Sometimes called “Nature’s black diamond,” coal is technically not mineral, but a combustible sedimentary rock having chemical structure. It is composed primarily of carbon, hydrogen and oxygen, with smaller amounts of sulfur and nitrogen, and traces of other elements ranging from aluminum to zirconium.
Coal is an important fuel for generating electric power. Recoverable U.S. coal reserves are sufficient to last at least 283* years at the current consumption rate. The actual number of years those reserves will last depends on changes in production and reserve estimates. America’s reserves account for 21 percent* of the world’s known recoverable coal, the second largest total of any single nation. As of April 2016, about 30 percent of the electricity produced by the utility industry was produced with coal.*
Coal’s characteristics vary widely from region to region. The various regional coals are broadly classified as anthracite, lignite, sub bituminous, and bituminous. Lignite generally has a higher sodium and moisture content and lower heating value (expressed in British thermal units), and anthracite is a low volatility coal. Because of these characteristics, both lignite and anthracite are considered least suitable for coal-fired generation of electricity. Coal quality has a significant impact on capital costs, operating and maintenance costs, and the design of major electric generating plant systems including the following:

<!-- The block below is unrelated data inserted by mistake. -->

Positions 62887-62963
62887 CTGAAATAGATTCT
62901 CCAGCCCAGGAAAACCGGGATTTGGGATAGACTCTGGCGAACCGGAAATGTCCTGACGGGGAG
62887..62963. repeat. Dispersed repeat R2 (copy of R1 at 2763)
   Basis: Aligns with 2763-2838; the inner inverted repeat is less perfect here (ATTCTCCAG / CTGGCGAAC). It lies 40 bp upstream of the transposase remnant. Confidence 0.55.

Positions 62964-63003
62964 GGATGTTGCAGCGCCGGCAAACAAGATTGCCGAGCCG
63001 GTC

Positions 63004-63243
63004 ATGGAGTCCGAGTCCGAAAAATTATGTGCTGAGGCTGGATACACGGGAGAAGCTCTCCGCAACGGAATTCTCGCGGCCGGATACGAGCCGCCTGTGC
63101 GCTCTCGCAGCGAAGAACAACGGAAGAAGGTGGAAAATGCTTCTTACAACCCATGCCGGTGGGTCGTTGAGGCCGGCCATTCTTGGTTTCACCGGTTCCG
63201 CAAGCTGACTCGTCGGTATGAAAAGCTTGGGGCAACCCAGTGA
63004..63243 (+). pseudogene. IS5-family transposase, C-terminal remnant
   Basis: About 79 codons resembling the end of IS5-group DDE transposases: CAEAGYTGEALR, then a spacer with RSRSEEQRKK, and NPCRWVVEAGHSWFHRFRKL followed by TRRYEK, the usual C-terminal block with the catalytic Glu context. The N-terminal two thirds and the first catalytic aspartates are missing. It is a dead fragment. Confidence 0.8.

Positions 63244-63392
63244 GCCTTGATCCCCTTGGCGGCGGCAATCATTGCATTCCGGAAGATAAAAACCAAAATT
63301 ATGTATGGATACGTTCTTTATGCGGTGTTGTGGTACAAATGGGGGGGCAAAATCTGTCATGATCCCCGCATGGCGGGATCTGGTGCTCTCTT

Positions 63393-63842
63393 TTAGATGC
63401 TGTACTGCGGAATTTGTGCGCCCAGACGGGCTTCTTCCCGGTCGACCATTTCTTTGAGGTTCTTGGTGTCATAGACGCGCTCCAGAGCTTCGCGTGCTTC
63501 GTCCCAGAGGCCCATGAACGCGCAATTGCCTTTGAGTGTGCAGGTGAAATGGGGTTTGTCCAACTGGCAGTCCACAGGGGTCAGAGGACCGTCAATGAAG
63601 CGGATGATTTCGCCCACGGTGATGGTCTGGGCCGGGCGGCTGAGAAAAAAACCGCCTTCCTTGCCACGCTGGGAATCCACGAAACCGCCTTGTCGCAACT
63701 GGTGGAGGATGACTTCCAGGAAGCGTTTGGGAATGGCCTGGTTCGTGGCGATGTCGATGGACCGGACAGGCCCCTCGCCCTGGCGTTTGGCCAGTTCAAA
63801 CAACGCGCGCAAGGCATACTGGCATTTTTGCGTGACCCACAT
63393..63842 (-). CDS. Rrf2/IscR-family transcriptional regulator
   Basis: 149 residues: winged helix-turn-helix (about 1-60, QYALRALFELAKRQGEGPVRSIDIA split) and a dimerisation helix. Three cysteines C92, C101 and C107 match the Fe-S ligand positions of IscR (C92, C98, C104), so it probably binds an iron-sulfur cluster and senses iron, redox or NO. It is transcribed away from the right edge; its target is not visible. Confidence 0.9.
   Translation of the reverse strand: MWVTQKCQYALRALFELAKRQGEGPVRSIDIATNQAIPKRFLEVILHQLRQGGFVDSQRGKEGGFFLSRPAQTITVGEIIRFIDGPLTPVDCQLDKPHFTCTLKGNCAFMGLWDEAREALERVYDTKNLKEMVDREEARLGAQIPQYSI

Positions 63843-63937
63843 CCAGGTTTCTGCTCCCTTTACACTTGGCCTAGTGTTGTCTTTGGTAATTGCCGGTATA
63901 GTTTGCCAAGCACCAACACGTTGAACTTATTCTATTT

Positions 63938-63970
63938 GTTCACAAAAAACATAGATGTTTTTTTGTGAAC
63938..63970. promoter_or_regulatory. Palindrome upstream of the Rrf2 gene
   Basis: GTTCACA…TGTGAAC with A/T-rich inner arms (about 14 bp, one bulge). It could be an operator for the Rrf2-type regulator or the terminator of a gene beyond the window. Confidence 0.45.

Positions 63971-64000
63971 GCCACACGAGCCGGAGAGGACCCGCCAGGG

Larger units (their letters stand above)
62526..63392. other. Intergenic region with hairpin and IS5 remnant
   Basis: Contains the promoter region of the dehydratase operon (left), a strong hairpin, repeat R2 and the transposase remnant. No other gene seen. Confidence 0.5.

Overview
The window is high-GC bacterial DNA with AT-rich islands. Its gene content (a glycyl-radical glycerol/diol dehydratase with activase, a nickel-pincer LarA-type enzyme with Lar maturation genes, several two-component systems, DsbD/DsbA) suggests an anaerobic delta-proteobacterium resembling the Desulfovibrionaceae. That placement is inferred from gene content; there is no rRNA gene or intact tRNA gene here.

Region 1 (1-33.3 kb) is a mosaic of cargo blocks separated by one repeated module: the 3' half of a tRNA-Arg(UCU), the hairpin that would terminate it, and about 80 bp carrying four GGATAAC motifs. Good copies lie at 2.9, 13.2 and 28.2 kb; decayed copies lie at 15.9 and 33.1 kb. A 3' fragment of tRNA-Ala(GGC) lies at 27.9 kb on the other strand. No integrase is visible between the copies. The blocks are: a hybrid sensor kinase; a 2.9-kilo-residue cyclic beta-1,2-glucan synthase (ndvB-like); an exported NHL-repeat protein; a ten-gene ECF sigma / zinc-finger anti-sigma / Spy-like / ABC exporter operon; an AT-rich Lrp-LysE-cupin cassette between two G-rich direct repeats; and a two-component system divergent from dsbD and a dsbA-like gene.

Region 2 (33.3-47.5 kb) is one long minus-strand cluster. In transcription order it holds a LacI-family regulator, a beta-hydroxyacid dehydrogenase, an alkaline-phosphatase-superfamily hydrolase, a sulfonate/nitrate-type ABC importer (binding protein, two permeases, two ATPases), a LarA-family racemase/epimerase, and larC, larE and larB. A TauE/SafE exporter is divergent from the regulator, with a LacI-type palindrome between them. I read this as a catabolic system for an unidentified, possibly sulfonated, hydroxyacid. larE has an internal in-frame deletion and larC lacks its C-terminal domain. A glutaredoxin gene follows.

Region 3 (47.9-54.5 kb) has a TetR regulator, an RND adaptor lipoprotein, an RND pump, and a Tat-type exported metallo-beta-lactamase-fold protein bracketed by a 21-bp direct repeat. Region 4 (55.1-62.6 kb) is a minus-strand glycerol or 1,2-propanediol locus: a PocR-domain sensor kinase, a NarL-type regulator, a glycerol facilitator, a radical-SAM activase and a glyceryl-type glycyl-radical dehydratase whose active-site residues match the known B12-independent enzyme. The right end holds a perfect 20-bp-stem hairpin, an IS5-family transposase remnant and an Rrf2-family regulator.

- Steam generator and auxiliaries
- Particulate collection
- Flue gas desulfurization
- Coal and ash handling
- Solid waste disposal
Sunflower purchases sub-bituminous coal mined in the Powder River Basin near Gillette, Wyoming. Coal from that area has the lowest sulfur content of any in the nation but a slightly lower heating value than harder bituminous coal.
Typically, the Wyoming coal contains between .35 and .50 percent sulfur that is converted to sulfur dioxide (SO2) when the coal is burned. Sunflower then removes approximately 75 percent of this small amount of SO2 from the exhaust gases during the scrubbing process. This amount of SO2 removed by scrubbing exceeds the stringent federal permit requirements.
Coal companies have to meet strict mining requirements, reclaiming the land and protecting the environment. Prior to mining, coal companies are required to obtain various permits, including those related to air and water quality. Following surface mining, the land must be returned to original or better conditions suitable for plants and wildlife.
The coal necessary for Sunflower’s operation can only be economically delivered one way —rail. Sunflower is considered a “captive shipper” because it has access to only one rail route, so Sunflower must aggressively pursue coal and rail pricing terms to remain competitive with other regional utilities that have access to alternative transportation suppliers. Negotiating the best possible coal and transportation contracts is an ongoing commitment Sunflower has made to its Members.
* based on the Energy Information Administration environmental data